The strong Buddhist spiritual atmosphere and cooler mountain climate makes Chiang Mai a popular destination for yoga retreats. It is also a very popular base for digital nomads as rents and food are much cheaper here than in Bangkok. The city has a few gay bars, but nothing on par with Silom in Bangkok of course.
Read more in our favourite highlights of Chiang Mai.
#9 Getting up close with elephants in Chiang Mai
When visiting Chiang Mai, we urge you to boycott the terrible elephant riding industry. Elephants are not made to ride humans. They are taken away from their mothers at a young age, beaten into submission until they are judged to be “broken” or completely submissive to perform tricks and carry humans. This is called elephant crushing and sadly persists throughout Asia.
Instead we highly advise visiting an ethical organisation like the Elephant Nature Park, which is a rescue centre and sanctuary for elephants. Here you can get up close with them: bathe them, hug them and feed them.
#10 Bargaining at a market
Thailand has some of the best markets, selling everything from fake Gucci purses to beautifully handcrafted souvenirs. This is also the perfect place to test your bargaining skills. The trick is to ignore the heavily inflated asking price and counter offer around 30% and from there patiently work towards a price both parties are happy to accept. You can always walk away if you feel uncomfortable, which will often lead to the vendor calling you back with a reduced price.
Some of the best markets in Thailand to check out include the Night Bazaar in Chiang Mai and the massive Chatuchak weekend market in Bangkok.
Watch more from our Thai adventures in our Kylie inspired video:
Culinary highlights of Thailand
We love doing cooking class in every new destination we visit. Thailand is one of our favourites cuisines, so we did many cooking classes here. Cooking classes are popular throughout the country, particularly in Chiang Mai and Bangkok.
The most famous Thai dish is Pad Thai, which is a stir fried rice noodle dish cooked with eggs, fish sauce, garlic, shallots, bean sprouts, coriander leaves, tofu or chicken, tamarind pulp and served with spring onions, crushed nuts and lime juice. It was popularised during the Second World War and has become the country’s national dish.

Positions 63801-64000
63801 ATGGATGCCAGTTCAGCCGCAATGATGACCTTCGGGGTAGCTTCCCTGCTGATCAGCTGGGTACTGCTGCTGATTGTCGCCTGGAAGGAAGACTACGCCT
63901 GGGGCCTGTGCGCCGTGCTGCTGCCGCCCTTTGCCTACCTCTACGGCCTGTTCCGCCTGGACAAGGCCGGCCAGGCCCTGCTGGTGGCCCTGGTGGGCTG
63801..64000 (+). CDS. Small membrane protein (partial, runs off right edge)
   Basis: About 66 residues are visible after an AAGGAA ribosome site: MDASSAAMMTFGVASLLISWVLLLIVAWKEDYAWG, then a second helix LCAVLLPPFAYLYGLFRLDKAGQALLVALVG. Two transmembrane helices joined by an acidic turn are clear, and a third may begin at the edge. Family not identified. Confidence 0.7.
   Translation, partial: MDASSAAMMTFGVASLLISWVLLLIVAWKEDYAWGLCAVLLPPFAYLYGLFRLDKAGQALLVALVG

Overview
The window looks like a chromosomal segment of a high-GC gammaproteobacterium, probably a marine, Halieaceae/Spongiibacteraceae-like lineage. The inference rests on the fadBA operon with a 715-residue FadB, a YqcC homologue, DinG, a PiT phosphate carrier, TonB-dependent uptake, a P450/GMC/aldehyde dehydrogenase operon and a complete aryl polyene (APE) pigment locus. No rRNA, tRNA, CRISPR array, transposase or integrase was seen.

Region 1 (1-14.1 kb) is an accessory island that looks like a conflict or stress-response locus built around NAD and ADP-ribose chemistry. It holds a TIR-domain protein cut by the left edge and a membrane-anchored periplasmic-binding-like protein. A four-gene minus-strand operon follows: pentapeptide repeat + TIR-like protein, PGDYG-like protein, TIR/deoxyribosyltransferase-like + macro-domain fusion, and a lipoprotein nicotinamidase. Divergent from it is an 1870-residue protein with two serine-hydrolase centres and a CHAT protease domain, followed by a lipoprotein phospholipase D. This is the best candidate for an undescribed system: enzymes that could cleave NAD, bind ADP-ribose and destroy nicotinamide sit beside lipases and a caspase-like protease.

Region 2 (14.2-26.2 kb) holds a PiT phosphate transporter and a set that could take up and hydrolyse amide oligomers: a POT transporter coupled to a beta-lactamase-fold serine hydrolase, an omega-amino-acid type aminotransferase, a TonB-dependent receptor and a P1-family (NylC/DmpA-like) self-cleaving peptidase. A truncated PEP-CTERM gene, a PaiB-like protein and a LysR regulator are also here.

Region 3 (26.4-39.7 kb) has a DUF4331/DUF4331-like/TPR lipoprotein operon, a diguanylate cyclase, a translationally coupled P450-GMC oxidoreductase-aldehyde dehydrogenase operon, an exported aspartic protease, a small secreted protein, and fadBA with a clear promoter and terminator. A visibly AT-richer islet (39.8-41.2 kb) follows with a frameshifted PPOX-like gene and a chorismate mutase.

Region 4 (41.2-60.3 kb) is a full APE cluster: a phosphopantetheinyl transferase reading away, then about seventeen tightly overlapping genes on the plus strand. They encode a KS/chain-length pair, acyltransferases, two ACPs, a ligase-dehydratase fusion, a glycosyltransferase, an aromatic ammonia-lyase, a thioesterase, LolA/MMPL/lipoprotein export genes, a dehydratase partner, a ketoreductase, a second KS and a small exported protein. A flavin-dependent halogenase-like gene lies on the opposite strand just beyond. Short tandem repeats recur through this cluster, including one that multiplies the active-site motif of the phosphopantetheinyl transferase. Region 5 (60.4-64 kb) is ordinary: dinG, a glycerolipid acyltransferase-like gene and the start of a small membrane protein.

Som Tam is spicy green papaya salad made with shredded papaya, pounded in a pestle and mortar with lime juice, palm sugar, chili, garlic, shrimp, nut, tomatoes, lime juice, fish sauce, bean sprouts and green beans.
Curries are also ubiquitous throughout Thailand. The most famous are named after the color of the chilis used: red, green and yellow. In the south, Massaman curry is more popular, which is a richer tasting curry with coconut milk and not as spicy as its colorful cousins.
Mango sticky rice is our favorite Thai dessert. Sticky rice is made from glutinous rice and it is cooked with coconut milk, palm sugar, then served with pieces of mango.
General advice for gay travel in Thailand
Although Thailand lags behind North America and West Europe with regards to LGBTQ rights, by Asian standards, Thailand is a LGBTQ friendly country. Homosexuality was legalised in 1956, well before the UK in 1967 and the USA in 1962 (starting with Illinois). Gays and lesbians have been openly allowed to serve in the military since 2005 and a whole ray of anti-discrimination legislation has been introduced since 2015. Recognition of same sex couples are under review but adoption remains illegal. Thailand also has very lenient laws for the transgender community, with the right to change legal gender enshrined in law since 2007.
Nonetheless, as with most places in Asia, Thai society is conservative. Outward displays of affection are generally uncommon by both straight and gay couples. For example, when greeting someone for the first time, the Thais do not hug, kiss or rarely shake hands. Instead they traditionally put their palms together in a lotus bud by the chest and bow the head.
Gay travellers to Thailand are very unlikely to ever encounter any homophobia during their holiday. It is a destination that is guaranteed to captivate you in many ways that you will no doubt be planning your next trip back to the “Land of Smiles” as soon as you’ve left it.